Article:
Albania Table of Contents
Albania's government sought to save itself during the collapse of the country's economy by abandoning its Stalinist ideology, reviving family farms, and allowing for the creation of small trade and service businesses. It launched reforms in early 1991 that legalized private ownership and gave statutory protection to joint ventures involving Albanian and foreign companies. In its June 1991 economic program, the coalition government called for the rapid privatization of state-owned property, including the relinquishment of agricultural land to private farmers and the transfer of ownership of industrial enterprises through a free distribution of shares in mutual funds or stock in holding companies. Later the government began auctioning off small enterprises, including shops and restaurants, as well as distributing apartments and homes to their current residents without requiring payment. The government also planned to liquidate unsalvageable enterprises.
The new government supported calls for a crash privatization program and the free granting of ownership rights to the "most natural recipients" by arguing that the economy sorely lacked independent decision makers and that no recovery could be expected until private property had been established. The economy's paralysis and widespread popular unrest underscored the urgency of going forward with some kind of privatization scheme. The law on economic activities provided for the privatization of industrial enterprises and firms dealing with handicrafts, construction, transportation, bank services, foreign and domestic trade, housing, culture and the arts, and legal services. The law, however, called for special legislation to regulate the privatization of Albania's energy and mineral extraction industries, telecommunications, forest and water resources, roadways and railroads, ports and airports, and air and rail transportation enterprises. The government created a National Privatization Agency to auction off enterprises; Albanians were to receive first option to buy.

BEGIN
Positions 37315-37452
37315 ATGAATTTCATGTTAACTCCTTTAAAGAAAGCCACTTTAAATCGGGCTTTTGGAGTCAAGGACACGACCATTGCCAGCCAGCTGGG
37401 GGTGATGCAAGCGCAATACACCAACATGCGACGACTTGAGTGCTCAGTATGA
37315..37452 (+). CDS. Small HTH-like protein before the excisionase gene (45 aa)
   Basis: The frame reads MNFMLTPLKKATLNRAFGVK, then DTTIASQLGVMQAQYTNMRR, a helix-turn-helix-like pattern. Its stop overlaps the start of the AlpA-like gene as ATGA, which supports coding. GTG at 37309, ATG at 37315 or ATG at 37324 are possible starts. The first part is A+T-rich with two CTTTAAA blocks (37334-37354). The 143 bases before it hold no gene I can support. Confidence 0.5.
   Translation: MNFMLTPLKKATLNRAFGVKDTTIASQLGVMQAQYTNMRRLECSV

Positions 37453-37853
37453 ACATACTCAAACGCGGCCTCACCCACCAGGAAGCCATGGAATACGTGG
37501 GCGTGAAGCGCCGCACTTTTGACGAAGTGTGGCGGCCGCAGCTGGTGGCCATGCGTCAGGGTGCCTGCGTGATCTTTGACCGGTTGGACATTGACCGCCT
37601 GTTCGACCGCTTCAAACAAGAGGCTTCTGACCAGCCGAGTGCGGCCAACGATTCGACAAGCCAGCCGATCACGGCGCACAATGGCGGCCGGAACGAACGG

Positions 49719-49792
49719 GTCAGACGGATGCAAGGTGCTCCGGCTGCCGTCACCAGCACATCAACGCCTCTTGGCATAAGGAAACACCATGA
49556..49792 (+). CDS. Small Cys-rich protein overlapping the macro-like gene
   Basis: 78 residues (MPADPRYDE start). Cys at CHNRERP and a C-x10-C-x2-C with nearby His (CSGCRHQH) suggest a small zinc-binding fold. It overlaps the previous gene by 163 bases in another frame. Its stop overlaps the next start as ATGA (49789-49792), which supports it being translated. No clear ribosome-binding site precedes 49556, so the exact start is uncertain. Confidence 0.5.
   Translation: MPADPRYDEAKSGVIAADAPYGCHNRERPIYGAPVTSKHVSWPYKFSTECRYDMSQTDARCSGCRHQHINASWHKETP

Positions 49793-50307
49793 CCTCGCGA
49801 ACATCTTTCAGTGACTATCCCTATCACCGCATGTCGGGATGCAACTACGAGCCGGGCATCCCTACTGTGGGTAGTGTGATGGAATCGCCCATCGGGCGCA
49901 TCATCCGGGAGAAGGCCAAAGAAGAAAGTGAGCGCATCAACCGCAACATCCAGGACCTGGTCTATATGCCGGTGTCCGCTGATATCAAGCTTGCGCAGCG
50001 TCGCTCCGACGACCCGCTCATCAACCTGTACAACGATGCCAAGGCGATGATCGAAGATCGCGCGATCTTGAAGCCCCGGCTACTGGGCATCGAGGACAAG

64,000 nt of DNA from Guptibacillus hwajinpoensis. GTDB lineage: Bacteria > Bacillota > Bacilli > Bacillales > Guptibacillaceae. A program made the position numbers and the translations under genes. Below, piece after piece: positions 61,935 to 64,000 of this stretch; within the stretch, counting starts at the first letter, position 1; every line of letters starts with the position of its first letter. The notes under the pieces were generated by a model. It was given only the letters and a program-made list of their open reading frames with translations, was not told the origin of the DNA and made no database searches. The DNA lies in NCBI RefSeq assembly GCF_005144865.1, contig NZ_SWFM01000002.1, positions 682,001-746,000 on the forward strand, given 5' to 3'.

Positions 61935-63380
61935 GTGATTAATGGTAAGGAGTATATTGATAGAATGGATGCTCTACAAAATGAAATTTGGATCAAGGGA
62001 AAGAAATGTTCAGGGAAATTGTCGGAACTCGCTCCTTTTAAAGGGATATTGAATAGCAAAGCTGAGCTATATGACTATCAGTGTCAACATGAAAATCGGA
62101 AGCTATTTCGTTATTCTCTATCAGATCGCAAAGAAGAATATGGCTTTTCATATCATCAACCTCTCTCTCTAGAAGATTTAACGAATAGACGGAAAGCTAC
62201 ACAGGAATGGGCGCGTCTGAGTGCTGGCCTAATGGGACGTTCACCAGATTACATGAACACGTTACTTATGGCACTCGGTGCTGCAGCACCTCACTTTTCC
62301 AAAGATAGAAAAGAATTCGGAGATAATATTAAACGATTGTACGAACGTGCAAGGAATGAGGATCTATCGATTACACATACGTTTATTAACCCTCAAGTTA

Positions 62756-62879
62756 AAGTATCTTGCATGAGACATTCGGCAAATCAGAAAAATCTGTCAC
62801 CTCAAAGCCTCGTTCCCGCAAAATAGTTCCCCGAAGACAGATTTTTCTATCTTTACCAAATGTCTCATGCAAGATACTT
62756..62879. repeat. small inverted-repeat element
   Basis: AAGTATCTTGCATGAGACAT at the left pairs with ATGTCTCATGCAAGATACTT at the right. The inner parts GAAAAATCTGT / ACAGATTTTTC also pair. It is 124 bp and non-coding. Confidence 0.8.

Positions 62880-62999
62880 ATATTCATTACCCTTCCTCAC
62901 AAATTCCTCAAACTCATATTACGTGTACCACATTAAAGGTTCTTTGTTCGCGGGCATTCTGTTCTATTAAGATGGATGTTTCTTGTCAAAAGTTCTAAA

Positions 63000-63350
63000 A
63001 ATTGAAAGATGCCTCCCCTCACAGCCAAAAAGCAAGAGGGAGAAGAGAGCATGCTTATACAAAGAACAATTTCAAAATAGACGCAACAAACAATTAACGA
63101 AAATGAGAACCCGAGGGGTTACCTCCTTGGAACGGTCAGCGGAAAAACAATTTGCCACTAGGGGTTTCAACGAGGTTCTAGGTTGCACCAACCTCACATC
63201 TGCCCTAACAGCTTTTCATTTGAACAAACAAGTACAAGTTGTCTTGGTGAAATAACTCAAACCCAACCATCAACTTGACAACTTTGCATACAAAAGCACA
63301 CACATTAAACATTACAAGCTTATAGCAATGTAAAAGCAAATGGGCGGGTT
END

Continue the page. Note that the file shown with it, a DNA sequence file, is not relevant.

Privatization proceeded in fits and starts, but within several months about 30,000 people found themselves employed in the nonagricultural private sector. The government privatized about 25,000 retail stores and service enterprises and about 50 percent of all small state enterprises in each sector, mostly through direct sales to workers. Also privatized were state firms engaged in handicrafts, a brick factory, bakeries, a fishery and fishing boats, a construction company, and six seagoing cargo vessels. The government also planned a large-scale privatization of workshops, production lines, and factories. The original plan called for the establishment of about five mutual funds and transformation of the surviving larger state enterprises into joint-stock companies. The shares in these companies would be distributed to the mutual funds, whose shares would in turn be distributed free to all adult citizens resident in Albania. Limited domestic capital, however, made privatization of large enterprises difficult.
Data as of April 1992